For years, I’ve said I’m more passionate and interested in the radio side of “sports radio” rather than the sports aspect. I’ve rooted for the same teams for more than a quarter-century, and as much as I’m invested in them, I find the conversation that surrounds the game much more worthy of attention than the score itself. If it’s debate and discussion that interests me, I’ve wondered why I gravitated to sports radio as opposed to news and political talk?

I answered the question while listening to The Sports Hub’s afternoon show somewhere around their eighth plea for Jimmy Garoppolo. And I was thrown an assist while revisiting a conversation I had with Felger last summer where he gave the following quote:

Say something. Even if it’s wrong, just say something. There’s a lot of nuance with topics, but it’s a better discussion if you’re less nuanced and sports lends itself to that. You have a scoreboard, a winner and a loser, someone makes the right play, someone makes the wrong play, and someone makes the right trade or the wrong trade. They have that scoreboard for a reason, and your commentary should reflect that.

Michael Felger Can’t Ignore the Apocalypse” by Brandon Contes June 25, 2020

“Say something, even if it’s wrong,” lends itself to less nuance when paired with sports because of the scoreboard. There’s my answer. The visible and easily accessed truth makes sports radio great. If a political talk show is having a debate, the ground rules are missing. The facts are impossible to sort.

But with sports radio, the scoreboard doesn’t lie. If Felger and Mazz debate “Alex Smith vs Marcus Mariota, they might have vastly different opinions, but the ground rules for that discussion are easily accessible.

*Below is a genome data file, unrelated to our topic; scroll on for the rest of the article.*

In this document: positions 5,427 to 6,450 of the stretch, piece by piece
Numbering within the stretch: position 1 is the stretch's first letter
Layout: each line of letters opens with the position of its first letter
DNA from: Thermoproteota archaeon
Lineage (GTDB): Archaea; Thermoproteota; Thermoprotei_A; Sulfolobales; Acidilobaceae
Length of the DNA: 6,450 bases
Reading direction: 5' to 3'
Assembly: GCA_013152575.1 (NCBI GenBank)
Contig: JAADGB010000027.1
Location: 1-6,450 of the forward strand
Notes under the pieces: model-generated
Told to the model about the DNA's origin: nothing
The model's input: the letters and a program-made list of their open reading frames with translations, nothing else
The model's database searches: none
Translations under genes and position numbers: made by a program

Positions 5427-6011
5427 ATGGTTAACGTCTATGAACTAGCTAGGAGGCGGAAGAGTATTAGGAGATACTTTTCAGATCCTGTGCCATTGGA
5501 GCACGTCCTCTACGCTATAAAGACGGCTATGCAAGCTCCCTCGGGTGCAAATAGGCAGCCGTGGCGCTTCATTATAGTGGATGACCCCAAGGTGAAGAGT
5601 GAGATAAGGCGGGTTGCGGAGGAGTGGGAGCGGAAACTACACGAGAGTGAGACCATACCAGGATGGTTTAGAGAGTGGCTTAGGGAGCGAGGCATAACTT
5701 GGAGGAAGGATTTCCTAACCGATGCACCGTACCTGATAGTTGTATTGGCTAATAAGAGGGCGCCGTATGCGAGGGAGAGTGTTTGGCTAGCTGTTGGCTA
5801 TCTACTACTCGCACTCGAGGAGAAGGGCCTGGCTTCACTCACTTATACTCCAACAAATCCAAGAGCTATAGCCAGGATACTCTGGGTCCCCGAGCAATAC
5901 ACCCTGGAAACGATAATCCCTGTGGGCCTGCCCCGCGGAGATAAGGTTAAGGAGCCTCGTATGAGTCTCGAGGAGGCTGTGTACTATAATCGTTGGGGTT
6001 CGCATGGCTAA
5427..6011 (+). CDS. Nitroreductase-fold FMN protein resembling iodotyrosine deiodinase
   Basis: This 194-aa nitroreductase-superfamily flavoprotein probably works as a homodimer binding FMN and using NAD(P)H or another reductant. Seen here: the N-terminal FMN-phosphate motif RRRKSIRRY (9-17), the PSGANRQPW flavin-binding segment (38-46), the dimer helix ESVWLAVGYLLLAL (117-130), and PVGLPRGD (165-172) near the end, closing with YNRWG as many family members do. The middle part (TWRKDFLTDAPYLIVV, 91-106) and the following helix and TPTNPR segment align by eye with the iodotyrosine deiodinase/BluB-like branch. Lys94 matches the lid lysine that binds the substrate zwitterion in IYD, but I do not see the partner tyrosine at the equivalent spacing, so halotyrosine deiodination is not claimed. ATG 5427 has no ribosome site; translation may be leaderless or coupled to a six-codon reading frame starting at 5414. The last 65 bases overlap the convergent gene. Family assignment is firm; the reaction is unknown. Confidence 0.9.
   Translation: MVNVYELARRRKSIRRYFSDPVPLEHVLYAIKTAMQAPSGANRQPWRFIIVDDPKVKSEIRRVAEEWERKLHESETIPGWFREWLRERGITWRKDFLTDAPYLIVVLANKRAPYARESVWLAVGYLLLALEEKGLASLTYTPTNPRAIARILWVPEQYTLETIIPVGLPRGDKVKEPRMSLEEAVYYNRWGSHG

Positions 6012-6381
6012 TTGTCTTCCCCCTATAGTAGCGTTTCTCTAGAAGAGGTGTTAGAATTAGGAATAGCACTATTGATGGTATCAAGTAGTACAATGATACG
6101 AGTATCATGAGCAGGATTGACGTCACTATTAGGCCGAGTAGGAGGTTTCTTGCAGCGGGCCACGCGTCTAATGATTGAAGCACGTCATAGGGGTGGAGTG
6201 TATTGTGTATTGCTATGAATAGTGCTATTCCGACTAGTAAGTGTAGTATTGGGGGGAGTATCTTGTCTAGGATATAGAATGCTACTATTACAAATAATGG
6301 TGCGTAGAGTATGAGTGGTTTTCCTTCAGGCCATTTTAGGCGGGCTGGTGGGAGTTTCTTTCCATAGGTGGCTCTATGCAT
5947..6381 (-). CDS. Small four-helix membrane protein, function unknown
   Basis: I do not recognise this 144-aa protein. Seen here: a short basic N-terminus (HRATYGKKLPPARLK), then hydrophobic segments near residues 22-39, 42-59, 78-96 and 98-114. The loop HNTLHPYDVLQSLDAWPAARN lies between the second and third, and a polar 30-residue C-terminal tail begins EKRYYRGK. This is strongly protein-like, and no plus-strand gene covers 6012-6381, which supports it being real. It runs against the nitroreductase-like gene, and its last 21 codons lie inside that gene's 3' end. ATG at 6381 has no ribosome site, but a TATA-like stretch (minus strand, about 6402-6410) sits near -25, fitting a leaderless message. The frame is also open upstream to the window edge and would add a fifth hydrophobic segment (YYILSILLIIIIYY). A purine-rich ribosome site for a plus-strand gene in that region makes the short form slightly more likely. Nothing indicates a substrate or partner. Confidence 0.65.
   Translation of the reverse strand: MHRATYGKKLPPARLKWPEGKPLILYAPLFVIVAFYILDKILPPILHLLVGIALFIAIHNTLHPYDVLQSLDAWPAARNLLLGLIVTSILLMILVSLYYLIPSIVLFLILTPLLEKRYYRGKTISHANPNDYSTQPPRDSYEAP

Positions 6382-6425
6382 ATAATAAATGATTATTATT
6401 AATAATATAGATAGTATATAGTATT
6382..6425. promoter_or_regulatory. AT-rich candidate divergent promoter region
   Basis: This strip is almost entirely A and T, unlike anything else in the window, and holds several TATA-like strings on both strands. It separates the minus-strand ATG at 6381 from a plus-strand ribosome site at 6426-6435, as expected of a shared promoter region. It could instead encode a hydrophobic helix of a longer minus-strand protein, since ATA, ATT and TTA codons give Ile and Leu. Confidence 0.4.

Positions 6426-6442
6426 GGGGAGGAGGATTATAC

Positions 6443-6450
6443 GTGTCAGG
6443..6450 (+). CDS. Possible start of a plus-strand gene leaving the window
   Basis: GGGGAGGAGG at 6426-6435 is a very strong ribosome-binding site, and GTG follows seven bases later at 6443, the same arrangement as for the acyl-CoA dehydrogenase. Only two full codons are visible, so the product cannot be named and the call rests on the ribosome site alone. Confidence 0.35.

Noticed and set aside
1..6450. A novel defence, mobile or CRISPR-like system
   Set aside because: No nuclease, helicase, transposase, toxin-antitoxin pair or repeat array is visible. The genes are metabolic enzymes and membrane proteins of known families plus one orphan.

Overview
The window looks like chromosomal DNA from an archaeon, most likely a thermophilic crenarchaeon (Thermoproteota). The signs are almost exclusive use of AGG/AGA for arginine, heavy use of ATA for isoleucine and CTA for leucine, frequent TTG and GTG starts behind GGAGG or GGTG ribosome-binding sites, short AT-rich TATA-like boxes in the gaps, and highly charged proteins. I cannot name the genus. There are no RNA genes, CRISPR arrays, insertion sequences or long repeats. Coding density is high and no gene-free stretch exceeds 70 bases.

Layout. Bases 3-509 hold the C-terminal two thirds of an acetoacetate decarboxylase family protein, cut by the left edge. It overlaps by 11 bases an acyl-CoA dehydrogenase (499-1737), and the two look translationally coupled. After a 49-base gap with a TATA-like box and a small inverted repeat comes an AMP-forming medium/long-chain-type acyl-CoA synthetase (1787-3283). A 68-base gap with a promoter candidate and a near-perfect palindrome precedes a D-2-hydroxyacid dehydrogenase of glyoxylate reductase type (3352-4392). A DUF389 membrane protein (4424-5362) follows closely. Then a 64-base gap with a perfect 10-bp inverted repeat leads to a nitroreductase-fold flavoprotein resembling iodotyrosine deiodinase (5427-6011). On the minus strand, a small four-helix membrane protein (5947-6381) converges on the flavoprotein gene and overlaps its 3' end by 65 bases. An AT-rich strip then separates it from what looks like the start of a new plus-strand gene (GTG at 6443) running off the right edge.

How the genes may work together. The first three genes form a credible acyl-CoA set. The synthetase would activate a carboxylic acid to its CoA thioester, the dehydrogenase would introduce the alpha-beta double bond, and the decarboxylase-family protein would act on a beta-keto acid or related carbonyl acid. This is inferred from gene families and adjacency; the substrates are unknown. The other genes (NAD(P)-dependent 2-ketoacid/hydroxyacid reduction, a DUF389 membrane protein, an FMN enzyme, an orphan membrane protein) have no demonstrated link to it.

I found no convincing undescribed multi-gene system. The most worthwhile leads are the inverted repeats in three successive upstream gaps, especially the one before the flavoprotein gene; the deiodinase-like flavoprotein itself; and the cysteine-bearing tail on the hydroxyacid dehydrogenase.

In the political realm, a debate over global warming might see one person argue the world will end in 10 years as fact, and the other side claim climate change is a hoax. The audience is left to decipher what’s true and false, without the easily accessed scoreboard sports fans are privy to.

That doesn’t mean you have to stick to the scoreboard in sports radio, unique opinions and hot takes are more than welcome. At one point, I experienced listener-vertigo from Felger and Mazz, and struggled to decipher whether the Patriots truly are a franchise in disarray or closer to the team just two-years removed from the greatest dynasty in league history.

This is March, peak quarterback speculation season. And nobody did it better than Boston sports radio as they desperately try to recoup from watching Tom Brady win a Super Bowl for Tampa Bay.

Not so breaking news, they weren’t thrilled about Cam Newton returning to the Patriots. And they definitely were not thrilled with Bill Belichick’s aversion to place stock in the quarterback position.

The Sports Hub’s afternoon show has a unique ability to paint a dire picture, nearly putting Belichick on the hot seat. But giving in to the notion that Belichick and the Patriots earned a grace period would be an admission to the fans that it’s OK not to care. Telling fans not to care? That’s committing sports radio suicide.